In talking about this, he told Wilson that he more often does it with male characters because he came of age in the feminist era, during which time there was a lot of new respecting and appreciating women so exposing their quirks and silly behaviour just doesn’t feel right.  Which made me chuckle, thinking he sounded like one of his characters. 

Cathy and I were both surprised to hear him say that he never feels any sense of accomplishment when he looks at his books lined up on his shelf (not to mention those movie treatments of several of them).   He said he looks back in his mind to himself at work, and all he can think about are the long hours lost to sitting at that computer playing solitaire.  (I wondered how many of us that laughed at his statement were having a chuckle at ourselves.)

At first I felt a little crushed – if Nick Hornby doesn’t experience a sense of achievement in his creative accomplishments, will little ol’ me ever feel it?  I mean, what are we working for?  I don’t particularly aspire to best-selling novels or anything like that, but I do feel a great sense of satisfaction in building and sustaining this blog and getting the odd story out there now and then.  But why keep going if there is never a sense of having accomplished something meaningful at the end of it all? 

But then I got to thinking, what if Nick Hornby looked at his bookshelf and said “There, I’ve done it.  I’ve achieved everything now.”  What would be the impetus then for him to write another story?  If he felt he’d achieved all he had to, then why attempt to ascend to the next level?  In that respect, I think his looking at his bookshelf and thinking only of those hours lost to solitaire games might just be a healthy thing after all.  If we lose our direction, that goal at the end of it all and the reason for moving from the place where we’re at, then why move at all?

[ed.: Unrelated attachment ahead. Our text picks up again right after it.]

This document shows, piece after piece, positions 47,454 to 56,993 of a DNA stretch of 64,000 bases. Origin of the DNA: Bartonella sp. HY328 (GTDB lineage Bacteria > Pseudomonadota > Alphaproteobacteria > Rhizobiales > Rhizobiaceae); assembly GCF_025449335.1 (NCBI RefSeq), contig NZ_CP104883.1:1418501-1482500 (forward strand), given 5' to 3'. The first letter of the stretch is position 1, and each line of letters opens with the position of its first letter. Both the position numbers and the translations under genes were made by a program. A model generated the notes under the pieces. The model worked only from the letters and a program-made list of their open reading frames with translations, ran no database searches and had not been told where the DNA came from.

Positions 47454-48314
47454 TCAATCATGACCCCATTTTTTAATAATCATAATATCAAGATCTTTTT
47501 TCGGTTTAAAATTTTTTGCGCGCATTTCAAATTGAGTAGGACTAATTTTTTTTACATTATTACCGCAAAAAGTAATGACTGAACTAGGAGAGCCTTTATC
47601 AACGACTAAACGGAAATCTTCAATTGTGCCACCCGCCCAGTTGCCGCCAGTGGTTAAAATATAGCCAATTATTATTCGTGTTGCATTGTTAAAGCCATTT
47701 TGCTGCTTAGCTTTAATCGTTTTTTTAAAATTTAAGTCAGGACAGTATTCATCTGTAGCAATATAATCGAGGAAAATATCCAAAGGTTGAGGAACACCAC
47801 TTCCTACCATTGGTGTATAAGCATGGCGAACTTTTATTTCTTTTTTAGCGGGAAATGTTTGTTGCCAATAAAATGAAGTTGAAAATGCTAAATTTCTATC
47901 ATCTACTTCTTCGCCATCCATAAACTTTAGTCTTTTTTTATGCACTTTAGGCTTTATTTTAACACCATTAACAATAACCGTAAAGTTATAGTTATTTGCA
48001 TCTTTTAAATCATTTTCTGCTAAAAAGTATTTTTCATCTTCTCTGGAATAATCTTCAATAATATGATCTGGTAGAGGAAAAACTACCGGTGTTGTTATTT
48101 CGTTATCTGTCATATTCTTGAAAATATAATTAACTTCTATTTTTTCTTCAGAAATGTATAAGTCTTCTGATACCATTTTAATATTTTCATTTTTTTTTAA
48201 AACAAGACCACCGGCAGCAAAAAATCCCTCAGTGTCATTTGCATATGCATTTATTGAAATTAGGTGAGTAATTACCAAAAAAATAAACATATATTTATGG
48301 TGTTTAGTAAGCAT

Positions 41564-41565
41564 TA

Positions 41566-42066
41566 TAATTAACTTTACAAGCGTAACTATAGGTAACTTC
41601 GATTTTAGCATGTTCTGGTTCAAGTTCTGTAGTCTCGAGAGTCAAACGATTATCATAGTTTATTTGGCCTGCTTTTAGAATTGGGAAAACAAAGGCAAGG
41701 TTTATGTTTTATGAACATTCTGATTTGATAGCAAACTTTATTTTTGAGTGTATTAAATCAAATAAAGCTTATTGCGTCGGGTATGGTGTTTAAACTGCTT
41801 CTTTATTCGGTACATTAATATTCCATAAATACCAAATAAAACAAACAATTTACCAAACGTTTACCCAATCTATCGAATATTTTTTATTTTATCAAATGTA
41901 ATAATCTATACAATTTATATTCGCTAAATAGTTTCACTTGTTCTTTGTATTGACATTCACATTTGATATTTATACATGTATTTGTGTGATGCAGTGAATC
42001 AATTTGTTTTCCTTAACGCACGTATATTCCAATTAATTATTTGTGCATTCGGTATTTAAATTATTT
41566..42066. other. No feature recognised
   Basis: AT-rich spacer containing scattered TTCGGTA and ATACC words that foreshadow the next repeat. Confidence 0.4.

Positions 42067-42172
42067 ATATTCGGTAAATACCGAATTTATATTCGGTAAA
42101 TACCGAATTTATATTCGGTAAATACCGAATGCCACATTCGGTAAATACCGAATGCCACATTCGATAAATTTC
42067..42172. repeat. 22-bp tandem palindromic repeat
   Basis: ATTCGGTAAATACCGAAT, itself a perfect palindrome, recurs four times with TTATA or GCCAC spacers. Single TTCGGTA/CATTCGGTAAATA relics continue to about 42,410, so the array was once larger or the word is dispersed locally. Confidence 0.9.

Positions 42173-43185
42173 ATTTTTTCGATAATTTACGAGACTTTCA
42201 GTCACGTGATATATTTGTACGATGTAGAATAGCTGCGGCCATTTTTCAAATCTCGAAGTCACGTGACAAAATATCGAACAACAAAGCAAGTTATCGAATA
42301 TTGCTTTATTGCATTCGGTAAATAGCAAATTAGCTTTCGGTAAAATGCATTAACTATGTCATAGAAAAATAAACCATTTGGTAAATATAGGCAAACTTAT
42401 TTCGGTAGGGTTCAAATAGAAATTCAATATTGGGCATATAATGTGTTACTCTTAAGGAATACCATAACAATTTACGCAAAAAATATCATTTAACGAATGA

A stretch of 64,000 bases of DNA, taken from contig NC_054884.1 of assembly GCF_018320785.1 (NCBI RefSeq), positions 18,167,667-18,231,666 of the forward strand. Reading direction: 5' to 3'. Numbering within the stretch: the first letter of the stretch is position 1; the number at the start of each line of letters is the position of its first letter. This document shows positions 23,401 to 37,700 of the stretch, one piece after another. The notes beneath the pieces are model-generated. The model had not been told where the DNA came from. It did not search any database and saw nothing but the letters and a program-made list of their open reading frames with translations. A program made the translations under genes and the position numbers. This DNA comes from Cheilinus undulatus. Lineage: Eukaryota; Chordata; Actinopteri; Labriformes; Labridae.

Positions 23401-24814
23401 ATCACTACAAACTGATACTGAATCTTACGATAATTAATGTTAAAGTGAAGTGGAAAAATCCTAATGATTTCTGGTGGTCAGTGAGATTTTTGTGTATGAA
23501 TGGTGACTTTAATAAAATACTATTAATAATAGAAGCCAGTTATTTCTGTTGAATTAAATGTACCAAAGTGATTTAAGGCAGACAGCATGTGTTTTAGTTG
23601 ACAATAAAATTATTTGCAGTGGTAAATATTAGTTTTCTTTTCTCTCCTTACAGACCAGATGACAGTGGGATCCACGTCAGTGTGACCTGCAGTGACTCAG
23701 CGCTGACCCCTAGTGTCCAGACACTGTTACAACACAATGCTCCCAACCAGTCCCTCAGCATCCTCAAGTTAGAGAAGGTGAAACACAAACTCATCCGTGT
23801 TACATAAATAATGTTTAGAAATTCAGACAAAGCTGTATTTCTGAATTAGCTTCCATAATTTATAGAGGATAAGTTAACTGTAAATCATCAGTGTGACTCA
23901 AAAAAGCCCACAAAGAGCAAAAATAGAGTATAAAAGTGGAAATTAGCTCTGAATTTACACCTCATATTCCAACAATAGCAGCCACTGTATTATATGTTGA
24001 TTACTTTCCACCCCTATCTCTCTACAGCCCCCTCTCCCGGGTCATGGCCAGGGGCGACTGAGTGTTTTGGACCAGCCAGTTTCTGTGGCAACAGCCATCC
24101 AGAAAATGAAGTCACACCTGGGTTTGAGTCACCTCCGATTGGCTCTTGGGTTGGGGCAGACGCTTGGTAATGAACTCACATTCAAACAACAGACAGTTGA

Anyway, the thought of Nick Hornby, famous author, sitting at his desk moving virtual cards around, maybe feeling stuck or tired or lazy or uninspired endeared him to us in much the same way as his characters do.

After the event, us sisters went and had lunch and a couple of beers on a sunny pub patio and talked about that.  And lots of other stuff, as sisters do.

kreative_blogger_awardMy new friend over at Menopausal Stoners has kindly issued me this award.  And as I said to her, this kind of encouragement from writerly peers is the best kind.  So my job, as it should be, is to pass it along:

… if I could, I’d give it right back to PENolan, the terrific writer who gave it to me.  I just discovered her blog, Menopausal Stoners  last week, and I think her honesty, critical perspective, humour and forthrightness is something we could all aspire to. 

But I will pass it on to two relatively new bloggers, Roscoe Dialogues and London Lives, as I like both their styles, they’re good at painting pictures of their respective worlds, and I hope they keep writing. 

And I’d give one to Wandering The Road Less Travelled because she’s a truly creative soul, raising a bunch of creative kids, and she’s always trying new ways to express herself and no matter what blog she’s writing on I keep following her, if only to look at her gorgeous photographs. 

And Joy Frequencies – because like PENolan, I detect a kindred spirit in her, and her positivity is something this world needs real bad. 

Now I’m supposed to list seven things I like, not including people:

  1. September.  Mellow, sunny September with its foods and luscious warm days and cooling evenings and all its promise of things new.
  2. Patios, decks and porches.  Sitting, talking, partaking, sipping, sharing, watching, sunning…
  3. Cities – there is always something to see, some hidden beauty somewhere, something to write about.  I have fallen in love with every great city I’ve visited, and I love my own.